If you are still experiencing problems, you may need to reinstall specific software, such as a device driver.

“Recovering specific files and software” on page 41 describes how to install specific, factory-installed software and device drivers.

Finally, in order to recover your system you may need to reinstall everything, including the operating system, so your computer has its original factory settings.

“Recovering your system from the hard drive” on page 43 tells how to completely reinstall the original factory software.

Drivers and applications recovery

Your computer’s hard drive contains everything you need to completely restore your system, including Windows XP, device drivers, and other programs. You can also restore device drivers or programs by using Drivers and Applications Recovery discs, which you create. You can immediately create the recovery discs (recommended), or you can wait until later.

For more information on creating recovery discs, see “Creating drivers and applications recovery discs” on page 37.

For more information on using your network to store and create recovery discs, see:

“Copying drivers and applications recovery files to a network” on page 39

“Creating discs from recovery files on a network” on page 40

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Drivers and applications recovery

Creating drivers and applications recovery discs

Important

If you are recording to CDs, make sure that they are CD-R and not CD-RW discs. If you are recording to a DVD, make sure that it is a DVD-R or DVD+R disc, not DVD-RW or DVD+RW discs.

You can use drivers and applications recovery discs to restore device drivers or programs. You can create an unlimited number of drivers and applications recovery disc sets. Before you continue, make sure that your computer has a recordable drive. If your computer does not have a recordable drive, see “Copying drivers and applications recovery files to a network” on page 39.

Shortcut

Start Ö All Programs Ö System

Recovery ÖCreate My Drivers-

Applications CD(s) ÖBurn ISO ÖStart

Creation

To record a set of drivers and applications recovery discs:

1Make sure that you have blank discs ready. Depending on the type of recordable drive your computer has, you need either several CD-R discs or one DVD-R or DVD+R disc.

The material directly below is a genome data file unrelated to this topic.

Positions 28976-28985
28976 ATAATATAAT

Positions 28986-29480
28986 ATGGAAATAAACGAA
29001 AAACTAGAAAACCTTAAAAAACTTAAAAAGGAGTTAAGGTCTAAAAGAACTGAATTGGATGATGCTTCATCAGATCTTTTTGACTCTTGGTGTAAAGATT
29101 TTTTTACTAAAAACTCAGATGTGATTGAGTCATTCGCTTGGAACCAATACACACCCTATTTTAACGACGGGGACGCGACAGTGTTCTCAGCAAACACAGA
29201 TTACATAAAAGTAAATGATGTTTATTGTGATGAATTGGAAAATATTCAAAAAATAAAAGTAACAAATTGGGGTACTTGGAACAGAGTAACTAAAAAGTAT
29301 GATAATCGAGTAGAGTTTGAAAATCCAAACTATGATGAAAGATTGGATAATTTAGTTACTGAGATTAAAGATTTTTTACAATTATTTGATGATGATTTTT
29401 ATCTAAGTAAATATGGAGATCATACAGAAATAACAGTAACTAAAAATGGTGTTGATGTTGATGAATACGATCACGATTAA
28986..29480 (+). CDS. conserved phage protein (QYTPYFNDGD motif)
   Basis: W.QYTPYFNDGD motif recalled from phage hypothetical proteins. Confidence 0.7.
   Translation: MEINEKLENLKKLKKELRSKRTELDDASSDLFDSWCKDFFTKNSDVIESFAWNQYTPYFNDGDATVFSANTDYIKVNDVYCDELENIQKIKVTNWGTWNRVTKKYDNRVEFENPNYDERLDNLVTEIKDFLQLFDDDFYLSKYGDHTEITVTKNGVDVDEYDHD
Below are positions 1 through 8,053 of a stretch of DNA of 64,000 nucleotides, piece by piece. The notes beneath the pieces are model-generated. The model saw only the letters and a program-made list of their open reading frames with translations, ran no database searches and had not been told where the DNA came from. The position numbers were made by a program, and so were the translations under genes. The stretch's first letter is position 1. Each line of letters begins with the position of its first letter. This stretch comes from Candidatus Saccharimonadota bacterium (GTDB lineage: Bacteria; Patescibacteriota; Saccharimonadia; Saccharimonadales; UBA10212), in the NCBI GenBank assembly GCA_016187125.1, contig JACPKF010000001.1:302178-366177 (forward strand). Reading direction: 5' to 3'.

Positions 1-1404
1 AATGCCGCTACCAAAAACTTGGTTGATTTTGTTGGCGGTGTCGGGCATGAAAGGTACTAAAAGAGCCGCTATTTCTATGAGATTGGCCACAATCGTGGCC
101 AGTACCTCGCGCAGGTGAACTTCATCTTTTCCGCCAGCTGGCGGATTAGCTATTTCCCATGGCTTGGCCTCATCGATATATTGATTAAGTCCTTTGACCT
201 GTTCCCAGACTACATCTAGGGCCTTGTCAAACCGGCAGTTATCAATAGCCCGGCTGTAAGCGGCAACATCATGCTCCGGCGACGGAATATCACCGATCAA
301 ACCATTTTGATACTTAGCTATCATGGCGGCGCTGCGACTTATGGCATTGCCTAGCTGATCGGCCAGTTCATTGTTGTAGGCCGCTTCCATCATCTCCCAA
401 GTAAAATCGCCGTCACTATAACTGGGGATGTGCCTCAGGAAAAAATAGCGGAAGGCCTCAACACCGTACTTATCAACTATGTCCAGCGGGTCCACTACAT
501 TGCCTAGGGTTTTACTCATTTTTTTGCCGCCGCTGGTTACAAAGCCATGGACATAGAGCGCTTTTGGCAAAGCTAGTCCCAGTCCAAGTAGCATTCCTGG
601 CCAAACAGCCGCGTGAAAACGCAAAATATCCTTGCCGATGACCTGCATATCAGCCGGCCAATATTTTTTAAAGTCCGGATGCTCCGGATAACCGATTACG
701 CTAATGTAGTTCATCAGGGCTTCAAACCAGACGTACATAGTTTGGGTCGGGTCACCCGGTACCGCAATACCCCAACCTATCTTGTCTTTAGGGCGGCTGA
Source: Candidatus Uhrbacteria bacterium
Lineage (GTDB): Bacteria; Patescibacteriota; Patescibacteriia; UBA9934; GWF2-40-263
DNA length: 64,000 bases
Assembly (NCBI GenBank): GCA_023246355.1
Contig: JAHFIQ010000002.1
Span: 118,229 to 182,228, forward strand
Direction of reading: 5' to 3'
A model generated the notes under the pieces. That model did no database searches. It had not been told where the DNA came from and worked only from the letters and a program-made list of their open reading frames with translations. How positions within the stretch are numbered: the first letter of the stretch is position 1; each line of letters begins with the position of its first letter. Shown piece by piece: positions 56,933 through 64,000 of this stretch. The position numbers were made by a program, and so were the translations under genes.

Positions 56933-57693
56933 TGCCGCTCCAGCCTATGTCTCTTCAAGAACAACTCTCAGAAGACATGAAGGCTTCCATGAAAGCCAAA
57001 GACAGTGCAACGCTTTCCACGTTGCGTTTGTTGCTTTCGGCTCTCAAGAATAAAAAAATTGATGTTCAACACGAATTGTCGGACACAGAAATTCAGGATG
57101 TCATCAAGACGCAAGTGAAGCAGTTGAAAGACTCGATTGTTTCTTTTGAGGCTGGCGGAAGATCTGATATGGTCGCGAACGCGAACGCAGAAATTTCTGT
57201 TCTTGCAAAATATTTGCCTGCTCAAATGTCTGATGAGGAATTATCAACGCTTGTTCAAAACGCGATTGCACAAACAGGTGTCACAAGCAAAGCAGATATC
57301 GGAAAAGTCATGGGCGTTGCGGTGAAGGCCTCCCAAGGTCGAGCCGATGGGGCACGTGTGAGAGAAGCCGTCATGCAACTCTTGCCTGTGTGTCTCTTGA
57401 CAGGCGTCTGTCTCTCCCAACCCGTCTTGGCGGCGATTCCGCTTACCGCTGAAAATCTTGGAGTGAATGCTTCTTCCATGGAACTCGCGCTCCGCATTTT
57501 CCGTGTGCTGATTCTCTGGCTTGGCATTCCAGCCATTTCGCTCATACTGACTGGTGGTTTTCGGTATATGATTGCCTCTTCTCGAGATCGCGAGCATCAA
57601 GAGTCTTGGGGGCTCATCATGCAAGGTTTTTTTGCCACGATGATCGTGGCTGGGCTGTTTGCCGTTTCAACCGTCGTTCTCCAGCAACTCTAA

2Click Start, AllPrograms, SystemRecovery, then click Create My Drivers-Applications CD(s). A message asks you if you want to “Burn ISO” (record recovery discs) or “Create ISO” (copy the files to a drive).

3Click Burn ISO. The Recovery CD/DVD Creator dialog box opens.

4Click Start Creation. A message tells you the number of blank discs that are required for the recovery disc set.

5Click the type of recordable disc you want to use.

6Make sure that you have the appropriate number and type of blank discs, then insert a blank disc into the recordable drive.

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Important

Use a permanent marker to label each disc “Gateway Driver and Application Recovery.” As you remove each disc from the drive, use the marker to label each disc 1 of x, 2 of x, 3 of x, and so on.

7Click OK. The program prepares the recovery files, then records the recovery files to the blank disc(s).

8If a message tells you to insert another blank disc, remove the completed disc, then insert a blank disc.

9When you see the message “The Recovery ISO Image has been created successfully,” remove the last disc from the drive, then click OK.

10 Store the discs in a safe place for future use. You are done.

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Drivers and applications recovery

Copying drivers and applications recovery files to a network

Shortcut

Start Ö All Programs Ö System

Recovery ÖCreate My Drivers-

Applications CD(s) ÖCreate ISO ÖOK

You can copy driver and application recovery files to a network location, so you can burn unlimited sets of drivers and applications recovery discs from a different computer that has a recordable drive.

To copy drivers and applications recovery files to a network:

1Click Start, All Programs, System Recovery, then click Create My Drivers-Applications CD(s). A message asks you if you want to “Burn ISO” (record recovery discs) or “Create ISO” (copy the files to a drive).

2Click Create ISO, then find the network

location you want to save the driver and application recovery files to.

3Click OK. The program prepares the recovery files, then copies them to the location you specified.

Tips & Tricks

Store your recovery (ISO) images in a folder that indicates which computer the files are for. For example, store the files for a Gateway 7200XL in a folder named GW 7200XL Apps Recovery.

4When you see the message “The Recovery ISO Image has been created successfully,” click OK. You are done.

To create discs from the files you just copied, see “Creating discs from recovery files on a network” on page 40.

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Creating discs from recovery files on a network

Important

If you are recording to CDs, make sure that they are CD-R and not CD-RW discs. If you are recording to DVDs, make sure that they are DVD-R or DVD+R discs, not DVD-RW or DVD+RW discs.